Capitalism and animal liberation

Animals on factory farms are packed together by the thousands in confined spaces, where they are deprived of fresh air, sunlight and any kind of joy.

Under capitalism, humans are exploited as workers. Capitalists hire workers to produce for them, but never pay workers the full value of their efforts. Instead, the capitalists use their position as owners of the means of production to skim off a part of the value we produce. This is how they make profits.

Capitalists also treat animals as a means to an end; as things to be squeezed for as much profit as possible. Animals are not considered as beings that are able to think or experience feelings. They are only useful to capitalists if they help produce something that can be sold or if they themselves can be turned into a product for sale.

Capitalists also view animals as something that is supplied endlessly and for free by nature.

The capitalists that run the meat industry earn billions from killing animals. Every year in Australia, 520-620 million animals are killed while the beef industry alone makes almost $17 billion.

Animal agriculture has reached this scale because capitalism is driven by profit, not by need. It could not have reached this level of production if the profit motive was absent. The existence of overproduction demonstrates this.

Capitalism’s endless crusade for profit means, today, so many animals are killed that 26% of all meats that enter the United States retail market end up in landfills. This corresponds to roughly more than 25 billion fish, 15 billion shellfish, 1 billion chickens and 100 million other land animals ending up in garbage bins.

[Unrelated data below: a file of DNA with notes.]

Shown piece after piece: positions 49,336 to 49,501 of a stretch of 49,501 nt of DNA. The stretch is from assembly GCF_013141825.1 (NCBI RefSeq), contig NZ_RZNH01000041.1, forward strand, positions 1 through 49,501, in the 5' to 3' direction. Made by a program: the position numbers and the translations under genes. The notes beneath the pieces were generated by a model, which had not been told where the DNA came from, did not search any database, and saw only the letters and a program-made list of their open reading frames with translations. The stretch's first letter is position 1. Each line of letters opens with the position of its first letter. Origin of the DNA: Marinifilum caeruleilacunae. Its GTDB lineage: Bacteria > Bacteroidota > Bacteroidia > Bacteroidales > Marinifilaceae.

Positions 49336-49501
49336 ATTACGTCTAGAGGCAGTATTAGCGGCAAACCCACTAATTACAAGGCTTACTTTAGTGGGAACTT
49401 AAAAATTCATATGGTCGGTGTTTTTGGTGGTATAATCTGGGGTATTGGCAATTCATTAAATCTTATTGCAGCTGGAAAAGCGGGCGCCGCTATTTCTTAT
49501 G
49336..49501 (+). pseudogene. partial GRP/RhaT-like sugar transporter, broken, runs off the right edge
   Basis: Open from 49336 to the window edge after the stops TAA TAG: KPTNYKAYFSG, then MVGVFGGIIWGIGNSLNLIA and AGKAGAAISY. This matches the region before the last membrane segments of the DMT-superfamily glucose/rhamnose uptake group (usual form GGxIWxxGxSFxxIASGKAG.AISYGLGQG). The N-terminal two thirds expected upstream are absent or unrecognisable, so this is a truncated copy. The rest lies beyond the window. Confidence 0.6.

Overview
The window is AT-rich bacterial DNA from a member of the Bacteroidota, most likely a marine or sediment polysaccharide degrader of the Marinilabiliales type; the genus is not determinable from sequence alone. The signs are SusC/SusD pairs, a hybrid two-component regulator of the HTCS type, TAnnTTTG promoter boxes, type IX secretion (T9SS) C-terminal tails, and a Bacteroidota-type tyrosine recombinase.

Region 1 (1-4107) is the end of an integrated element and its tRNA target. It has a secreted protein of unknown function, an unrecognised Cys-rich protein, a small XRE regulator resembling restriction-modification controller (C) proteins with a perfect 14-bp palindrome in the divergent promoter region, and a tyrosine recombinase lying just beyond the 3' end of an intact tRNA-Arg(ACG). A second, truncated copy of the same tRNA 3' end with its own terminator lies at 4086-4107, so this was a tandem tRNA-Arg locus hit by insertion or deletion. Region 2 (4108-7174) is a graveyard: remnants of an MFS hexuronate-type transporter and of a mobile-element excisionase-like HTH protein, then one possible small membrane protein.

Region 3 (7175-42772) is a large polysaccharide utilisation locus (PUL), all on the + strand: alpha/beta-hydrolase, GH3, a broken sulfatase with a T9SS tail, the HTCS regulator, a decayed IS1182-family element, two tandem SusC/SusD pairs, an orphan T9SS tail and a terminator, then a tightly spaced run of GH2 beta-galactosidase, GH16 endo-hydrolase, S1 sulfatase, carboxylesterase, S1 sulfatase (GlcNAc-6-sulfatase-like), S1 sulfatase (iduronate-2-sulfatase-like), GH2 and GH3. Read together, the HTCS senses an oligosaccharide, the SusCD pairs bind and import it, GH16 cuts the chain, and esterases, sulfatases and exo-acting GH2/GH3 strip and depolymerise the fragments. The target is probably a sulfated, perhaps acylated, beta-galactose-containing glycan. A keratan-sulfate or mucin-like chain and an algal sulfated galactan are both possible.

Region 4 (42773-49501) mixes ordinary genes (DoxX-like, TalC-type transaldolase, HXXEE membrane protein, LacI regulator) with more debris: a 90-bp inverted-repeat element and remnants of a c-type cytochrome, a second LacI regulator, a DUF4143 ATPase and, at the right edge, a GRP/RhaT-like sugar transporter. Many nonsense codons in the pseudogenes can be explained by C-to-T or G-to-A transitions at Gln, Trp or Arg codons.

Harmful to all

Animals on factory farms are packed together by the thousands in confined spaces, where they are deprived of fresh air, sunlight and any kind of joy. But factory farms are not only harmful to animals — they are damaging to workers and the environment.

Farm factory workers are forced to work extremely quickly and slaughter hundreds, sometimes thousands, of animals each day. These factories smell like warm blood and bleach. Many workers throw up on their first day; others simply leave. There is a high level of alienation needed for workers to be able to harm and kill creatures capable of suffering.

Writing in Metro in 2017, British journalist Ashitha Nagesh explained: “The psychological toll this takes on a person cannot be underestimated. Slaughterhouse work has been linked to a variety of disorders, including PTSD and the lesser-known PITS (perpetration-induced traumatic stress). It has also been connected to an increase in crime rates, including higher incidents of domestic abuse, as well as alcohol and drug abuse.”

Studies have also shown higher than average levels of child abuse and domestic violence in communities with abattoirs.

Animal products not only lead to the death of animals, they sometimes contribute to human deaths. In the drive to minimise the cost of production, unsafe feeding methods have led to widespread outbreaks of diseases such as salmonella, listeria and E.coli. Numerous health reports state that meat consumption is not healthy for humans.

Capitalism centralises and monopolises food production. It allows individuals to use up huge amounts of resources and facilitates the privatisation of land, water and other resources, all in the name of profits.

Animal agriculture has displaced entire communities — one-third of the Earth’s land is now devoted to it.  It has led to deforestation, pollution, the disappearance of wildlife and diminished water reserves.